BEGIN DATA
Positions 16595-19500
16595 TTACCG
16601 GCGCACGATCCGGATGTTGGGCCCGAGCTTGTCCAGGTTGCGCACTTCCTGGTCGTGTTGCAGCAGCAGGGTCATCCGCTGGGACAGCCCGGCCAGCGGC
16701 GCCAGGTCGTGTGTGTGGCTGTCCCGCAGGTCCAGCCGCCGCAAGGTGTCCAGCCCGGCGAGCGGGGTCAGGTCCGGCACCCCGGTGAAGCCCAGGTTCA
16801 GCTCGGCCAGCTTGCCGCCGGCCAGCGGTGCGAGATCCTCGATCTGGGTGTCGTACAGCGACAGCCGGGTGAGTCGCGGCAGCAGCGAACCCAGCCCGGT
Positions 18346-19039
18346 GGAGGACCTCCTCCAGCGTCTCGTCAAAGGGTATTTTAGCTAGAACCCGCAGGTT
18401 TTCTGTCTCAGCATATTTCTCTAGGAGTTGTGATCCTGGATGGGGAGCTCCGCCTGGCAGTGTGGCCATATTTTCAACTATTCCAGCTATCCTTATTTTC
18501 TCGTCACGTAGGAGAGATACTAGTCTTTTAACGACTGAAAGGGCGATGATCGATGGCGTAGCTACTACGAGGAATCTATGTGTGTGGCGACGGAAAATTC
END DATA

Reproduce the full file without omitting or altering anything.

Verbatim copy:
Positions 16595-19500
16595 TTACCG
16601 GCGCACGATCCGGATGTTGGGCCCGAGCTTGTCCAGGTTGCGCACTTCCTGGTCGTGTTGCAGCAGCAGGGTCATCCGCTGGGACAGCCCGGCCAGCGGC
16701 GCCAGGTCGTGTGTGTGGCTGTCCCGCAGGTCCAGCCGCCGCAAGGTGTCCAGCCCGGCGAGCGGGGTCAGGTCCGGCACCCCGGTGAAGCCCAGGTTCA
16801 GCTCGGCCAGCTTGCCGCCGGCCAGCGGTGCGAGATCCTCGATCTGGGTGTCGTACAGCGACAGCCGGGTGAGTCGCGGCAGCAGCGAACCCAGCCCGGT
Positions 18346-19039
18346 GGAGGACCTCCTCCAGCGTCTCGTCAAAGGGTATTTTAGCTAGAACCCGCAGGTT
18401 TTCTGTCTCAGCATATTTCTCTAGGAGTTGTGATCCTGGATGGGGAGCTCCGCCTGGCAGTGTGGCCATATTTTCAACTATTCCAGCTATCCTTATTTTC
18501 TCGTCACGTAGGAGAGATACTAGTCTTTTAACGACTGAAAGGGCGATGATCGATGGCGTAGCTACTACGAGGAATCTATGTGTGTGGCGACGGAAAATTC